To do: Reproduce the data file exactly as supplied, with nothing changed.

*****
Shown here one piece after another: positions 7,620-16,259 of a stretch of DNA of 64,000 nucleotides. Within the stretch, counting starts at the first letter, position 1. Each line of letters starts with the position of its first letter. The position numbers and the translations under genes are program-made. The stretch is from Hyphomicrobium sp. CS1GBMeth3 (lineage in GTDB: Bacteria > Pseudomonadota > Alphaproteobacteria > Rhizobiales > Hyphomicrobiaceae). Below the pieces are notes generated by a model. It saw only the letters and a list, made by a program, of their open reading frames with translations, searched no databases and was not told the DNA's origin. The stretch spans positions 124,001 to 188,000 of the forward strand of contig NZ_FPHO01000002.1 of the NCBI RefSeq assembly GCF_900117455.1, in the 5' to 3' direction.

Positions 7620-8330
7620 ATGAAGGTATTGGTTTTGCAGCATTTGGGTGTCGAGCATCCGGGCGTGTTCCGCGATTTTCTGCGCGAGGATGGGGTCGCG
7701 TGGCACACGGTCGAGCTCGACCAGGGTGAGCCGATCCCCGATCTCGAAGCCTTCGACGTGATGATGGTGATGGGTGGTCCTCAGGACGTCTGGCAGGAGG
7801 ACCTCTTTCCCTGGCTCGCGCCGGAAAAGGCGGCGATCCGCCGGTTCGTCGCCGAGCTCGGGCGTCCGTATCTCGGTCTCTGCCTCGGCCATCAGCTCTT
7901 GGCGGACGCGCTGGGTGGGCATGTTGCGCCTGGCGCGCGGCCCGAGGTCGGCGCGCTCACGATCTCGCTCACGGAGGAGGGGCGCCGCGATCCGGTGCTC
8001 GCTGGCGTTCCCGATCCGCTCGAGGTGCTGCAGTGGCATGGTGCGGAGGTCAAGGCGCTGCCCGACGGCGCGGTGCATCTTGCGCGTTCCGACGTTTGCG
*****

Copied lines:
Shown here one piece after another: positions 7,620-16,259 of a stretch of DNA of 64,000 nucleotides. Within the stretch, counting starts at the first letter, position 1. Each line of letters starts with the position of its first letter. The position numbers and the translations under genes are program-made. The stretch is from Hyphomicrobium sp. CS1GBMeth3 (lineage in GTDB: Bacteria > Pseudomonadota > Alphaproteobacteria > Rhizobiales > Hyphomicrobiaceae). Below the pieces are notes generated by a model. It saw only the letters and a list, made by a program, of their open reading frames with translations, searched no databases and was not told the DNA's origin. The stretch spans positions 124,001 to 188,000 of the forward strand of contig NZ_FPHO01000002.1 of the NCBI RefSeq assembly GCF_900117455.1, in the 5' to 3' direction.

Positions 7620-8330
7620 ATGAAGGTATTGGTTTTGCAGCATTTGGGTGTCGAGCATCCGGGCGTGTTCCGCGATTTTCTGCGCGAGGATGGGGTCGCG
7701 TGGCACACGGTCGAGCTCGACCAGGGTGAGCCGATCCCCGATCTCGAAGCCTTCGACGTGATGATGGTGATGGGTGGTCCTCAGGACGTCTGGCAGGAGG
7801 ACCTCTTTCCCTGGCTCGCGCCGGAAAAGGCGGCGATCCGCCGGTTCGTCGCCGAGCTCGGGCGTCCGTATCTCGGTCTCTGCCTCGGCCATCAGCTCTT
7901 GGCGGACGCGCTGGGTGGGCATGTTGCGCCTGGCGCGCGGCCCGAGGTCGGCGCGCTCACGATCTCGCTCACGGAGGAGGGGCGCCGCGATCCGGTGCTC
8001 GCTGGCGTTCCCGATCCGCTCGAGGTGCTGCAGTGGCATGGTGCGGAGGTCAAGGCGCTGCCCGACGGCGCGGTGCATCTTGCGCGTTCCGACGTTTGCG